Skelattack Review - Screenshot 1 of 4
Captured on Nintendo Switch (Handheld/Undocked)

Skeletons are brilliant. Their clickety-clacking, rattle-me-bone structures are unambiguously fun to look at, and – best of all – no matter how terrible the fate of the fleshy prison surrounding a skeleton, they always look really happy. It's always a treat to dive into a game like Skelattack that features skeletons so heavily, and even better when the game turns out to be kinda fun.

Taking control of the chillaxed cadaver Skully, you'll need all your wits about you to repel the invasion of human heroes, an endeavour which amounts to a whole lot of jumping, climbing and sword-swinging. The game's immediate feel is somewhat reminiscent of the excellent Guacamelee and its sequel, with somewhat weighty character movement but little in the way of momentum.

Skully can double-jump and climb walls, but the way you do the latter is initially unintuitive. Rather than the traditional method of pushing against a wall and hitting jump – or even the more technical Super Metroid method – you can ascend simply by pulling away with the analogue stick. Think Mega Man X, but without having to press the jump button. It's weird and takes a little getting used to. Worse yet, you'll most likely lose lives attempting to correct a descent only to jump off a wall and into hazards.

Skelattack Review - Screenshot 2 of 4
Captured on Nintendo Switch (Docked)

Once you nail the movement, it's a lot of fun to get around, but the game doesn't ease you into the action at all. The challenging platforming sets up a rather skewed idea of what Skelattack's extremely banal fighting is going to be like. Then you actually face an enemy and they're pretty much pathetically weak, which causes a pretty big disconnect in the game feel. What we have here is rough, tough platforming mixed with combat so simplistic that it's weird they even included it.

This dichotomy, unfortunately, defines the whole experience – Skelattack is exceptionally generous with its checkpoints, but won't hesitate to put you through some extremely demanding scenarios. Sadly, the vast majority of the challenges seem to rely on enormous numbers of instant-kill spikes all over the floor, ceiling and walls; you'll make tricky leaps between them, wall-jump past them, or – in a particularly frustrating early segment – your little bat friend, Imber, will fly you between them while pouring water disrupts your air control.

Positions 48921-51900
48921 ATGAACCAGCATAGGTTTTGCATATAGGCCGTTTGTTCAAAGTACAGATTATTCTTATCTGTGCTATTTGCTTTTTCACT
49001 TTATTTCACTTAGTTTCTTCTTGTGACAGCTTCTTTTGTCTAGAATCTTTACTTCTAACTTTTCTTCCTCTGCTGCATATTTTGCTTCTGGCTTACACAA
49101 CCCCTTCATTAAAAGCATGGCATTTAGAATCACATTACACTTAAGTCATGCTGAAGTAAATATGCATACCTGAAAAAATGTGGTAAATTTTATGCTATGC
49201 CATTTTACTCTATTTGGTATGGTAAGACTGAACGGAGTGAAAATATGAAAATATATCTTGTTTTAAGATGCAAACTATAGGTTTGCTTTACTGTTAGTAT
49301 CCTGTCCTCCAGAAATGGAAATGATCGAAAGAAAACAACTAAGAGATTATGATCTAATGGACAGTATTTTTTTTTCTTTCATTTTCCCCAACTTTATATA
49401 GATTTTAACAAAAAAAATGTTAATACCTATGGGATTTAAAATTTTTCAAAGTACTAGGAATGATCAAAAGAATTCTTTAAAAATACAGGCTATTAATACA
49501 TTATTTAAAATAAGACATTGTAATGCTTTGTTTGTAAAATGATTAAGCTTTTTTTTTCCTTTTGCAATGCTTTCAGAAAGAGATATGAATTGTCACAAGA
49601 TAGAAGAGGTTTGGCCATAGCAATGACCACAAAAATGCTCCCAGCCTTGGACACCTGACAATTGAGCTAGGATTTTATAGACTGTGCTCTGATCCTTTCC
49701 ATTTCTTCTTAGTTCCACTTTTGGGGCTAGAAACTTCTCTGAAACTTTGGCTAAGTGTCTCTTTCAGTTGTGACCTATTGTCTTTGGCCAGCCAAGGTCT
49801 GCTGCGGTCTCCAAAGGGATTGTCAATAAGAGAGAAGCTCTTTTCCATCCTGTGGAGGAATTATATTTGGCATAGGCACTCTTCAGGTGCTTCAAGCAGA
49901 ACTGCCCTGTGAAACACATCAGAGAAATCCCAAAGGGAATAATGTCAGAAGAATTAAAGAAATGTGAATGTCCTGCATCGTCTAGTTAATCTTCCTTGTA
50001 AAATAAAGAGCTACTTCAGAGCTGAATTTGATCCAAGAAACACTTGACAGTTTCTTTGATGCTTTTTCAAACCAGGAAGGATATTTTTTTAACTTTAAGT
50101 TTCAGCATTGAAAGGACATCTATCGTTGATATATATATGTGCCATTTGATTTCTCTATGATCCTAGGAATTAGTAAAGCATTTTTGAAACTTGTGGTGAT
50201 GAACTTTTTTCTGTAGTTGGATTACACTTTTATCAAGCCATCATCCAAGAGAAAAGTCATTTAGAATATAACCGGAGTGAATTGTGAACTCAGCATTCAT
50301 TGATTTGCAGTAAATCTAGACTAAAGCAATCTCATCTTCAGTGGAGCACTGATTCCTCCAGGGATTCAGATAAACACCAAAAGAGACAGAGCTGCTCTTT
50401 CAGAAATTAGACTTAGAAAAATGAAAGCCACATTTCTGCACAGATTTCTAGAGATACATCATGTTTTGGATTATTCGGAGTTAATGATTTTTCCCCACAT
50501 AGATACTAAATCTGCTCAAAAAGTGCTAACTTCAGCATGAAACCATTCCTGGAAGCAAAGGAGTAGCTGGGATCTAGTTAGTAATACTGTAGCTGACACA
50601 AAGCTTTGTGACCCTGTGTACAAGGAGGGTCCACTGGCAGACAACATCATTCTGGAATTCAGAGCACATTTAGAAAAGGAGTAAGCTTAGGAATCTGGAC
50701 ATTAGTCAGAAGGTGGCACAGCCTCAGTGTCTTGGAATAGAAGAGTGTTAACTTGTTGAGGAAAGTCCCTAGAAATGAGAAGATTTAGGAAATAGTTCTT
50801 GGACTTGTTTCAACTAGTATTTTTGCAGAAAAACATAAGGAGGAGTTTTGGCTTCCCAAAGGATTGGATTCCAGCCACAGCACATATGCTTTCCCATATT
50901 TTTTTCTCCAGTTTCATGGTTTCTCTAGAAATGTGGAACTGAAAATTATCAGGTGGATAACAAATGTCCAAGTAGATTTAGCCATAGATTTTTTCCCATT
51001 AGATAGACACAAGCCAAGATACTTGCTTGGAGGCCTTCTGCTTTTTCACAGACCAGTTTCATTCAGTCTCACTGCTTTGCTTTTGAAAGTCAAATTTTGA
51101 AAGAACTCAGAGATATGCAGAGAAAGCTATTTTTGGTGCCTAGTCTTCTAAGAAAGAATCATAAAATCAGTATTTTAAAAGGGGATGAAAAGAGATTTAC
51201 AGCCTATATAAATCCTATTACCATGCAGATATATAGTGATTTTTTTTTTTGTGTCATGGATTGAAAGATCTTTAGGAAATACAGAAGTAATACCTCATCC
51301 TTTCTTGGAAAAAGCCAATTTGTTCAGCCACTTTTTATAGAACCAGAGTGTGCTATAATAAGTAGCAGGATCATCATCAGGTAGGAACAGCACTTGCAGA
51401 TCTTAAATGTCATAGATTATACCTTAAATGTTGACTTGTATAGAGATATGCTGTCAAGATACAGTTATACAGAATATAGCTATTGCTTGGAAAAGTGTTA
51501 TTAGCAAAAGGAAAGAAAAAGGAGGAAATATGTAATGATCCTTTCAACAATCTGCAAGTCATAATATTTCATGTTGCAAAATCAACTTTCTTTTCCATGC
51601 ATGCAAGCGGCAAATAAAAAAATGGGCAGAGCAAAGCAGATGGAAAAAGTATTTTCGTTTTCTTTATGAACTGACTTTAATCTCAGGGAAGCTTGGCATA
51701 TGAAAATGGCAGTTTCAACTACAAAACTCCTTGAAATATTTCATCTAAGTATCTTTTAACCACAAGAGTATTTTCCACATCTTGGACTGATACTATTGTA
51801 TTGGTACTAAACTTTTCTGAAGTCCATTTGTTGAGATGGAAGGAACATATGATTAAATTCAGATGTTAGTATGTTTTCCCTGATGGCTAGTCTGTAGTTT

Skelattack Review - Screenshot 3 of 4
Captured on Nintendo Switch (Handheld/Undocked)

Compounding this frustration, getting killed causes you to drop some of the collectable gems you're carrying, which will remain where you died for you to collect again. Sound familiar? The problem is, re-collecting them often means getting perilously close to the spikes – and it will be spikes – that one-hit killed you in the first place, often leading to repeat deaths and real annoyance. The thing is, though, those gems you'll find yourself dropping are tied to health upgrades, which don't help against the spikes in the slightest.

It's not that Skelattack is too hard, it's just very inconsistent; spikes kill in one hit, sure, but arrows don't? Swords don't? Giant spinning blades don't? It just means we found ourselves deliberately taking hits to run through enemies rather than waste time fighting them, or didn't bother avoiding traps that weren't instant death because there are multiple checkpoints per screen anyway. We found ourselves wondering who Skelattack was actually for. It's somehow too easy and too hard at the same time, which is kind of fascinating when you really think about it.

Skelattack Review - Screenshot 4 of 4

In terms of presentation, Skelattack is also a bit of a mixed bag. It's pleasant enough to look at and you'll never confuse foreground for background elements, but it's a touch by-the-numbers. Compounding this visual flatness, there's also something a little weird going on with the framerate; it's not that it isn't locked down in terms of output, but it's curious as to what exactly it's locked down to, with the movement, animation and scrolling feeling somewhat choppy and unsatisfying. The music went in one ear and out the other, too; it's inoffensive but completely unremarkable.

All this negativity makes Skelattack sound worse than it is – the game is perfectly playable and often genuinely enjoyable, but we felt like it wasn't quite sure what it wanted to be. The interaction between Skully and Imber is cute (if a little overdone), the Metroidvania-lite exploration is neat, and the general loop of defeating bosses to gain powers is always a treat. But the game's identity crisis is a major source of consternation and means it'll linger in the memory due to irritation rather than your feeling any kind of warmth towards it.


A strange little thing, Skelattack seems to lack confidence in itself, wanting to be one of those hard-as-nails "masocore" platformers while not really committing to the tight design that defines that subgenre. As a result, it's a game that'll make you seethe with frustration not from deliberate and challenging level design, but from sloppily-constructed traps that seem to think such things are excused by a multitude of checkpoints. It's definitely not a disaster, but Skelattack leaves a lot to be desired.